How Cities Can Protect People Threatened By Trumpism

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How Cities Can Protect People Threatened By Trumpism

Cities can offer shelter and protection to their vulnerable citizens and become a place progressives can exert real power.

Protesters marching along Pennsylvania Ave to the Capitol on November 10, 2016. (Photo: Lorie Shaul / Flickr)

The disbelief, shock, and anguish that Donald Trump is now president-elect is giving way to waves of protests. Tens of thousands are hitting the streets in cities large and small, blocking roads, and rejecting Trump’s blatant racism, misogyny, and Islamophobia.

There is also a chance to create bulwarks of resistance that can minimize much of the harm.But Trump is swiftly assembling a cabinet. The names being floated include some of the most dangerous fanatics, demagogues, and authoritarians in America, such as Rudy Giuliani, Sarah Palin, Ben Carson, Newt Gingrich, and Chris Christie. Trump has drawn considerable support for his proposals to deport undocumented immigrants, force Muslims to register with the government, and ban immigration from specific countries. He has allied himself with hardliners opposed to abortion and LGBTQ rights, and his website still includes a call for a “complete and total shutdown of Muslims entering the United States.”

Not surprisingly, the targets of these policies are terrified.

But there is also a chance to create bulwarks of resistance that can minimize much of the harm, while creating space for movements to build power and eventually challenge Trump’s agenda.

Let’s start in the cities. Cities are places of great diversity, creativity, and tolerance. They are the economic engines of the United States, producing much of the wealth, and where 63 percent of the population lives. Cities are the one place where the left and progressives can exert real power.

We should start organizing to make cities powerful bastions of noncooperation, resistance, and protection. Activists and organizations can start demanding in every city that city councils and mayors issue resolutions and statements saying:

1. Our city will not assist or cooperate with any raids or detentions or deportations of any immigrants. This includes assistance of local law enforcement or providing data to the federal government. Already, Seattle Mayor Ed Murray has pledged it will remain a sanctuary city even if Trump cuts off federal funds, as he has vowed to do.

2. Our city will not cooperate or assist with registration and surveillance programs of Muslims, or any attempts to make our friends, neighbors, and loved ones the enemy.

3. Our city is a safe zone for all immigrants, Muslims, LGBTQ people, women, and anyone fearing persecution from the Trump regime.

4. Our cities reject any effort to criminalize or attack Black Lives Matter or other organizing for social justice, as Trump has suggested he might do.

It’s vital to go beyond nice-sounding but toothless resolutions. This would involve directing city and county attorneys to design legal strategies to resist odious federal policies. It means exerting strong civilian control of police departments, which a Trump administration will try to enlist as front-line troops to persecute entire communities.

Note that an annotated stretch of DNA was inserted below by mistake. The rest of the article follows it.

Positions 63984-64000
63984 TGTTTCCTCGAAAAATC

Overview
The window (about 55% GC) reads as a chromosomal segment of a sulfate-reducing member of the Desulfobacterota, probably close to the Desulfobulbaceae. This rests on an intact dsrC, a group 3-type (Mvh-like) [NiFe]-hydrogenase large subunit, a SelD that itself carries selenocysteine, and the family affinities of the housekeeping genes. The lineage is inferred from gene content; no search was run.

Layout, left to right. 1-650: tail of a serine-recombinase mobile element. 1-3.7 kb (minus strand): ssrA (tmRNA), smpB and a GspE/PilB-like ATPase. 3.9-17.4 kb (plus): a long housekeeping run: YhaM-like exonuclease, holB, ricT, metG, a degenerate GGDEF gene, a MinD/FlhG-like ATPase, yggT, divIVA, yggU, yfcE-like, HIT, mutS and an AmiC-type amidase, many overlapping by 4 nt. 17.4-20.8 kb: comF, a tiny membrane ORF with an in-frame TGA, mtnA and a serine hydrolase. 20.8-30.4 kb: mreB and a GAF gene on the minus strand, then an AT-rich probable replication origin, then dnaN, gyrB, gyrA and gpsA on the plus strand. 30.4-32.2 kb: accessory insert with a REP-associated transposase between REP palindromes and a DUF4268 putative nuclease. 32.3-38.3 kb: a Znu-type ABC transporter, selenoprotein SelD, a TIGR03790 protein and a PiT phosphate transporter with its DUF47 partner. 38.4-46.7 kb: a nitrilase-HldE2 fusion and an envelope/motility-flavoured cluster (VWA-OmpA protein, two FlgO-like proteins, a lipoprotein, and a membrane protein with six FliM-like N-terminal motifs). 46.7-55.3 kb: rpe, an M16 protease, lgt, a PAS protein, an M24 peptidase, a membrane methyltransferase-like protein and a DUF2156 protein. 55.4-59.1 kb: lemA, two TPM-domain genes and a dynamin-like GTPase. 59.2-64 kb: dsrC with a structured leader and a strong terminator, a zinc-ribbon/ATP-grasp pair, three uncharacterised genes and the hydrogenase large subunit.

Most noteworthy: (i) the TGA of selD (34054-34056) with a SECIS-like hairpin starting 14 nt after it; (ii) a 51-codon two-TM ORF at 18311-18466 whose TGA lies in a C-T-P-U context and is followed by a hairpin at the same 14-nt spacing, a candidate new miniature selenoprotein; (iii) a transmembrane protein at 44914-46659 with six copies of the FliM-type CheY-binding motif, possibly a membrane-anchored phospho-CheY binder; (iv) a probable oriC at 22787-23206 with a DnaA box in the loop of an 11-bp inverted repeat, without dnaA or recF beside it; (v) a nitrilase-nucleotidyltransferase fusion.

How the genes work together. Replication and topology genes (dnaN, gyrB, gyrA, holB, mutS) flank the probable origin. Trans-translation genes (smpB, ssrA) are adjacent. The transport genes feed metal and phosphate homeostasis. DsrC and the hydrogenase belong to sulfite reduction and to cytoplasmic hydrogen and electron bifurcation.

The strategy should be to build a broad-based movement with a focused agenda.It’s also vital to pass other resolutions and statements asserting unequivocal support for full reproductive health care for women; no attacks on the right to organize or unions; no attacks on workers’ wages, benefits, or health care; and an end to the fossil fuel economy and a rapid and just transition. Complementary strategies can also be developed to make cities more welcoming for LGBT youth and for women denied abortion by creating networks to fund travel and lodging. But it will take organizing to bring local governments on board with such an agenda.

Many city governments will try to do the minimum and hope protests die down. So there will be a need to organize to get community groups, unions, activist organizations, professional groups, and businesses on board for strong resolutions and action.

The strategy should be to build a broad-based movement with a focused agenda. In other words, we want as many people on board as possible, but there are also minimum, nonnegotiable demands to protect vulnerable communities.

Meetings should start happening citywide, in communities and in neighborhoods. Meet with your neighbors, meet with your coworkers. If you’re a student, meet with other students. Wherever possible.

A lot of horrendous things are going to happen, so we need to resist fiercely and build bastions of noncooperation and protection throughout the country. We have to defeat Trumpism without getting suckered into a failed Democratic Party.

The world is counting on us.

Arun Gupta

Arun Gupta

Arun Gupta is a graduate of the French Culinary Institute in New York and has written for dozens of publications including the Washington Post, the Nation, the Guardian, The Progressive, In These Times, and Telesur English. He is the author of the upcoming “Bacon as a Weapon of Mass Destruction: A Junk-Food-Loving Chef’s Inquiry into Taste” (The New Press)

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